The best thing about Ezekiel Emanuel's "Why I Hope To Die at 75" is that it calls attention to the most consequential development of our time, the aging of the American and global population. Emanuel's long essay, in the latest edition of The Atlantic, makes the case why 75 is a socially and economically ideal time to die.
His argument is colorful and contrarian, but also based on 20th century assumptions. And, it is as misguided as it is unimaginative. For Emanuel's thesis to make sense, we must accept that "the miracle of longevity," which has been brought about by innovation, invention and human imagination, has run out of gas. In other words, his argument presupposes that what has enabled longevity has run its course and we're done making progress.
One can't help but recall that monumental historical snafu in which Charles H. Duell, the Commissioner of the U.S. Patent and Trademark Office under President McKinley, "Everything that can be invented has been invented," which was his rationale for his cost saving proposal to disband the U.S. Patent Office -- at the end of the 19th century! Buell was as wrong then as Emanuel is today. Or, to quote how the children might put it: "Zeke, You're so 20th Century."
Rather, there is every reason to be optimistic that innovation and human imagination will continue to enable us to live longer and healthier into the 21st century. A most recent example might be HIV/AIDs, which just 20 short years ago was thought to be a death sentence. Today, HIV/AIDs patients are living with their illness and managing longevity. So, rather than making the case for why one might want to die at 75, let's look at how we will continue to make progress. Indeed, rather than cling to 20th century notions of aging, let's open ourselves up to what the 21st century can bring.
Dr. Emanuel states that innovations in healthcare and medicine haven't slowed the aging process so much as the dyingprocess. The incredible three decades of life that have been added in the past century aren't really life, by this line of reasoning, but near-death years in which physical mobility, creativity and mental cognition decline.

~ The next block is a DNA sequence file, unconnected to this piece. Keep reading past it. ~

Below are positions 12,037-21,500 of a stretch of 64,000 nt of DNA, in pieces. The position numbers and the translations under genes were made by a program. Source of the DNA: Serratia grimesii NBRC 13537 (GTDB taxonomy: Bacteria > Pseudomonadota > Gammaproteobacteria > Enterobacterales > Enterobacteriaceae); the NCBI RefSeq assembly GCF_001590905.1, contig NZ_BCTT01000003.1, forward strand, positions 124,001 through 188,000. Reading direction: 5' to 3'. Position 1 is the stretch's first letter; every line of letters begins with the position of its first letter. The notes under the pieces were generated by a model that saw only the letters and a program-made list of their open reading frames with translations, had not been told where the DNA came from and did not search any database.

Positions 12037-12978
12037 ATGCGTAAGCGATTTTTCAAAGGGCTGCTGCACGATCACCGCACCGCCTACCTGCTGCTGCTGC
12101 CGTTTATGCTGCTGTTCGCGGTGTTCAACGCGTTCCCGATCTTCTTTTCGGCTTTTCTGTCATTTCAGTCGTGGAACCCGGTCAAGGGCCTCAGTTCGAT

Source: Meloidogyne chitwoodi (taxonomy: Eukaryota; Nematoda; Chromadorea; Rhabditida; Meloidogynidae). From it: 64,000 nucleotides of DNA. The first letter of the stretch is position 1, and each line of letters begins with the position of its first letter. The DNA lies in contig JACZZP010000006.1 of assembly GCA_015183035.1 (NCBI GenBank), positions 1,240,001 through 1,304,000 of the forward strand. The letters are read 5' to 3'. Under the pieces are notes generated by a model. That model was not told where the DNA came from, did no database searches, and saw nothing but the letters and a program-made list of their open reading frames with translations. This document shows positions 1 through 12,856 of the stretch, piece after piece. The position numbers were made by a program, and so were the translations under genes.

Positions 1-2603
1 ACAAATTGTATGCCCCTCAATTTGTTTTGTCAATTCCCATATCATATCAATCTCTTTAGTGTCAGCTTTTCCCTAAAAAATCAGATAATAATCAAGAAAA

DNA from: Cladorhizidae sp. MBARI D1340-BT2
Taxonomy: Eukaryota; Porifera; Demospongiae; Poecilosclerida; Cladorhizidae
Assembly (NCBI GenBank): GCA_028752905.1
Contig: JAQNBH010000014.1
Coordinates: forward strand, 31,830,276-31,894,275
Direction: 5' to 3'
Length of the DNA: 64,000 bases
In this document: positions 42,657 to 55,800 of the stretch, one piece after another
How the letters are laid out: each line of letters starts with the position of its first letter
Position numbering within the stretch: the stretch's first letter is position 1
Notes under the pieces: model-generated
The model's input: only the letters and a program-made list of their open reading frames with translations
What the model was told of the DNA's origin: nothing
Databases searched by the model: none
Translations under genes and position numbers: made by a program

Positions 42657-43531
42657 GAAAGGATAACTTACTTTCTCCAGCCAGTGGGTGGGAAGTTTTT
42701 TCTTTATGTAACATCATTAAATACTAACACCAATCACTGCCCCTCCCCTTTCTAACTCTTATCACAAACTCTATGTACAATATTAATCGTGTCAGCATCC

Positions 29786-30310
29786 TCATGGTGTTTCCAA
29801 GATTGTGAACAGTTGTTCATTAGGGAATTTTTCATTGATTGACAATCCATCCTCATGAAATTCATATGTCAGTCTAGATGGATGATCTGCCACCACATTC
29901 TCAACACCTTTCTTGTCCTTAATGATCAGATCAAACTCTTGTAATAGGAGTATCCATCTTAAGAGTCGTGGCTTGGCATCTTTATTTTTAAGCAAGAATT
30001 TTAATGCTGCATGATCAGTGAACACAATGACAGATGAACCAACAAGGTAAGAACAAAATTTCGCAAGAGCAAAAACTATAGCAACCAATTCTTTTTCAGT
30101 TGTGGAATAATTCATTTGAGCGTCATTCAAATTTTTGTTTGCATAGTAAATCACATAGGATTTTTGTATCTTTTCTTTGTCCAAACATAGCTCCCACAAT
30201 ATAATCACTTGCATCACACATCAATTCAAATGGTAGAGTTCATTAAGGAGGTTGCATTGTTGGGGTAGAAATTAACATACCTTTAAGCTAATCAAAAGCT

Living to 75 is, in and of itself, a transformation that is the consequence of a number of factors that have emerged globally over the past century: innovations in medicine, improved and further-reaching healthcare, built on earlier improvements in basics such as sanitation. It is important to recall that, just a generation or two ago, these outcomes could not have been imagined. Equally, as one appreciates the ambition and attendant success of the human condition, particularly enabled by the system of democratic capitalism that has brought us here, we ought to assume that, in short order, 75 will also be an age in longer-living generations.
There is reason to be optimistic. Digital technologies are enabling prolonged independence. Pharmaceutical innovation is expanding the reach and affordability of once-unimaginable therapies. Breakthroughs in prevention are opening new doors for a longer, healthier life course. Older entrepreneurs are ushering in a "silver economy" - and they're succeeding far more often - if less spectacularly - than their twenty-something grandchildren in Silicon Valley.